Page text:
At the start of All I Need, Yorke stood on the edge of the stage looking over the large crowd standing on the floor as they cheered wildly the return of the band and he seemed to enjoy taking it all in. As the beat kicked in he started grooving along to the beat in his own unique style of dancing (best seen in their music video for Lotus Flower).
The show featured tracks from eight of their nine albums (with only Pablo Honey not being represented) but In Rainbows got the most love on night one with five tracks being the most from any album played. For Videotape, a song not regularly played, it looked like rain was being sucked up, moving in reverse as the band was cleansing the crowd by removing the clouds above our lives. Drummer Philip Selway and percussionist Clive Deamer banged out matching drumbeats that sounded like a slow march, while guitarist/multi instrumentalist Johnny Greenwood played the glockenspiel like beat on a synthesizer. Afterwards on The Gloaming the rain came back down to earth as the band could not hold it off for ever, this time in green glitchy streaks like they were in The Matrix as Yorke jumped around on stage screeching the chorus.
With the opening notes to Airbag, the first track off of OK Computer, the bands landmark breakthrough album from 1997, the crowd cheered enthusiastically. Johnny Greenwood convulsed playing the famous shriek from the guitar solo throwing everything into the performance as Deamer methodically played sleigh bells the entire song. Finally at the end of the song the band acknowledged the crowd with Yorke saying a simple “thank you” after nine songs.
Other fun highlights include Johnny Greenwood playing snare drums will sitting on the floor of the stage during Bloom from The King of Limbs, while his brother Colin Greenwood fell to his knees playing guitar and Johnny did full arm wings to rip out the notes during Bodysnatchers. The biggest cheers of the night seemed to come from Weird Fishes/Arpeggi being played. The show concluded with a staple, Street Spirit (Fade Out) from 1995’s The Bends ending with another simple thank you from Yorke.
The encore started with 2+2=5 a famous ode to George Orwell from Hail to the Thief with Yorke getting the crowd to yell and cheer during the song to make as much noise as possible. Nude featured possibly the best vocals of the night as Yorke’s soaring voice hit all the high notes. As previously mentioned Yorke’s dancing to Lotus Flower is always something to behold, and he didn’t disappoint playing maracas as the bass lines from Ed O’Brien hit deep.
The band has been doing two encores this tour and came out after a very short break to play Everything in It’s Right Place a Kid A highlight and defining track for the band. The audience clapped along in a syncopated beat making the song very hypnotic. Idioteque could have been a rave banger with how intense the beat was complete with bright white strobe lights flashing over the crowd. After that song Yorke finally spoke at length, mentioning directly the stage collapse incident from 2012 “Six years ago, we wanted to do a show in Toronto. The stage collapsed, killing one of our colleagues and friends. The people, who should be held accountable, are not being held accountable. In your city. The silence is fucking deafening.” The anger and sadness from him was palpable with the audience both clapping for him saying that and booing at the frustration that everyone involved is dealing with. All six band members stood up facing the audience and Yorke shushed the crowd with the massive room becoming dead quiet for a moment of silence. There were some fans that couldn’t keep their mouths shut during this time shouting I love you’s and the like, but the poignancy of the moment remained.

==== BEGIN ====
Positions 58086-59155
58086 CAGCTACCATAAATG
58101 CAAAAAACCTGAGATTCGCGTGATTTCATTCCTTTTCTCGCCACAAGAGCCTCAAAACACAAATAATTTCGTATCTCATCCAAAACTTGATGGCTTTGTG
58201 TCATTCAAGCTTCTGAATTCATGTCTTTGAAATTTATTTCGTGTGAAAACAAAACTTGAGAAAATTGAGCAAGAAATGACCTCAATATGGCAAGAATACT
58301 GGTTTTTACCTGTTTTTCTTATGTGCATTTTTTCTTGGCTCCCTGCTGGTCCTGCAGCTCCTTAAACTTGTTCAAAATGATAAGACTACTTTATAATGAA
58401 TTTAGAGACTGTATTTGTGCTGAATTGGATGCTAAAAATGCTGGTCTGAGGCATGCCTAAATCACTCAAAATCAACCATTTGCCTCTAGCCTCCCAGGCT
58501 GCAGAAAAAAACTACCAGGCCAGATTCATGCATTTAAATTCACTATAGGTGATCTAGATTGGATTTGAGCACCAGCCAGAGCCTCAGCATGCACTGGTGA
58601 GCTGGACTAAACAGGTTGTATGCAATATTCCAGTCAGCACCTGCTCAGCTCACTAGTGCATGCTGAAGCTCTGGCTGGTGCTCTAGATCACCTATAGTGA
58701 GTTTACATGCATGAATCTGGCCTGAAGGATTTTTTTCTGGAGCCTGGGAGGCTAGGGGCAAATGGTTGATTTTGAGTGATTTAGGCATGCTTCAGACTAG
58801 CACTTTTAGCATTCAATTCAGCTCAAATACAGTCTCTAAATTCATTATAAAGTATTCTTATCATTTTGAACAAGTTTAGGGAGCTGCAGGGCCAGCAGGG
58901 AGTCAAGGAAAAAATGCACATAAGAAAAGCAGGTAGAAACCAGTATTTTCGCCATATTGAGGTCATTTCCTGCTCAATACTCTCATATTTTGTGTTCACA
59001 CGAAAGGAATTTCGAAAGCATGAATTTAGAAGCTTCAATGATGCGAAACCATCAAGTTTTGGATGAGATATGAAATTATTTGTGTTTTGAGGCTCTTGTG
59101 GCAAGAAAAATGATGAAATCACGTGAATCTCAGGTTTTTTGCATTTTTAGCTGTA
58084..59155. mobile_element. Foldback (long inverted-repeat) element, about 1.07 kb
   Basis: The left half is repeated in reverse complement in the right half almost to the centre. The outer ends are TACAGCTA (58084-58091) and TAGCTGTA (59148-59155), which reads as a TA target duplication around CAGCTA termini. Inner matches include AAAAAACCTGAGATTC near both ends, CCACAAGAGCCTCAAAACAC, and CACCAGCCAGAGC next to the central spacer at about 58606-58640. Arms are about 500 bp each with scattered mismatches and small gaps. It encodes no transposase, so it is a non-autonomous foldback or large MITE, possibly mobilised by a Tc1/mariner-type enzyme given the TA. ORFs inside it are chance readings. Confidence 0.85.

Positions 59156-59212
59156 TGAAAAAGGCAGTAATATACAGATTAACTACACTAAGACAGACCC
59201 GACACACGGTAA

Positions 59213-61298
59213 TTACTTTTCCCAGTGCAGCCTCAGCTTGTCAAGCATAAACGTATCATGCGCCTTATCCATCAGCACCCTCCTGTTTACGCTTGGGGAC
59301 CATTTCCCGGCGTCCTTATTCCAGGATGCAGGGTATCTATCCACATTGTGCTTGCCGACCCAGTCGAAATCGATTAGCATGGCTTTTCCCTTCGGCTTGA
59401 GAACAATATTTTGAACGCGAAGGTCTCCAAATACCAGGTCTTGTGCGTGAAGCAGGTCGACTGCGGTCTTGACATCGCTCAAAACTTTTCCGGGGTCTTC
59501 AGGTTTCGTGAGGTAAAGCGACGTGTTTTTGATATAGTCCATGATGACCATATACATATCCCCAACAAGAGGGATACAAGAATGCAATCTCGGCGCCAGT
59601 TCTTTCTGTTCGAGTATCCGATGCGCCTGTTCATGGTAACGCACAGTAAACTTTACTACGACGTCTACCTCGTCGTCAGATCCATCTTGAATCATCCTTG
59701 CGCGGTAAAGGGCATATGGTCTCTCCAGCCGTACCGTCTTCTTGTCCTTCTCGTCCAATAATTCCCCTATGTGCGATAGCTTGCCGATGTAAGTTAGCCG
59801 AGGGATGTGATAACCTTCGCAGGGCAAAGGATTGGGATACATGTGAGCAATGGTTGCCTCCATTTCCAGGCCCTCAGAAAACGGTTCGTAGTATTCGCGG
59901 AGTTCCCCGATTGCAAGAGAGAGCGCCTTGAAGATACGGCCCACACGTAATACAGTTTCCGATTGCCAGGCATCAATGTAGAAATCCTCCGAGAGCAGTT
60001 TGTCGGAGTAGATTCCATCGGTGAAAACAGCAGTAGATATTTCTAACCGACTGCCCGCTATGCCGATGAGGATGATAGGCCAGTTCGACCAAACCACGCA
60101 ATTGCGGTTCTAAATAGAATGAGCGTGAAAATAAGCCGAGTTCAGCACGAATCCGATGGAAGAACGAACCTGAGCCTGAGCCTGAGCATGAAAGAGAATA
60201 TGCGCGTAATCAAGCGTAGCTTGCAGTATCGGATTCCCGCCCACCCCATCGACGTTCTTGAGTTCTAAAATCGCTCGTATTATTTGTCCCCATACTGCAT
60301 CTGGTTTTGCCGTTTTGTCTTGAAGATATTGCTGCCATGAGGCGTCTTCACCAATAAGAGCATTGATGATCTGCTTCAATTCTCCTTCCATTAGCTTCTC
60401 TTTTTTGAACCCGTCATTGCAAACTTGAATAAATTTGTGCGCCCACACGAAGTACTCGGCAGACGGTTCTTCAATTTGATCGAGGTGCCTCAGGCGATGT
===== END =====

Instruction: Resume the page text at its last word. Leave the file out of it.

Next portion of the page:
Fittingly enough after the tribute the band launched into Karma Police, possibly the most radio-friendly song of the night as the band would play quietly during the chorus allowing the crowd to sing very loudly while the house lights would rise up. Yorke finished the song alone on acoustic guitar slowly bringing us back down to earth.
The show was epic beyond all proportions and a better return to the city could not have been scripted. On the second night in Toronto they only repeated five songs meaning 47 unique songs were played over both nights, an entirely impressive feat. Considering I knew plenty of people attending both notes, they more than got their money’s worth with night two featuring a ton of tracks from OK Computer and Kid A. Once again I am left feeling like I may never see the band again and once again if that is in the cards so be it. I have seen them three times in three wildly different settings and I am content. That said I would never turn up a chance to see my favourite band a fourth time.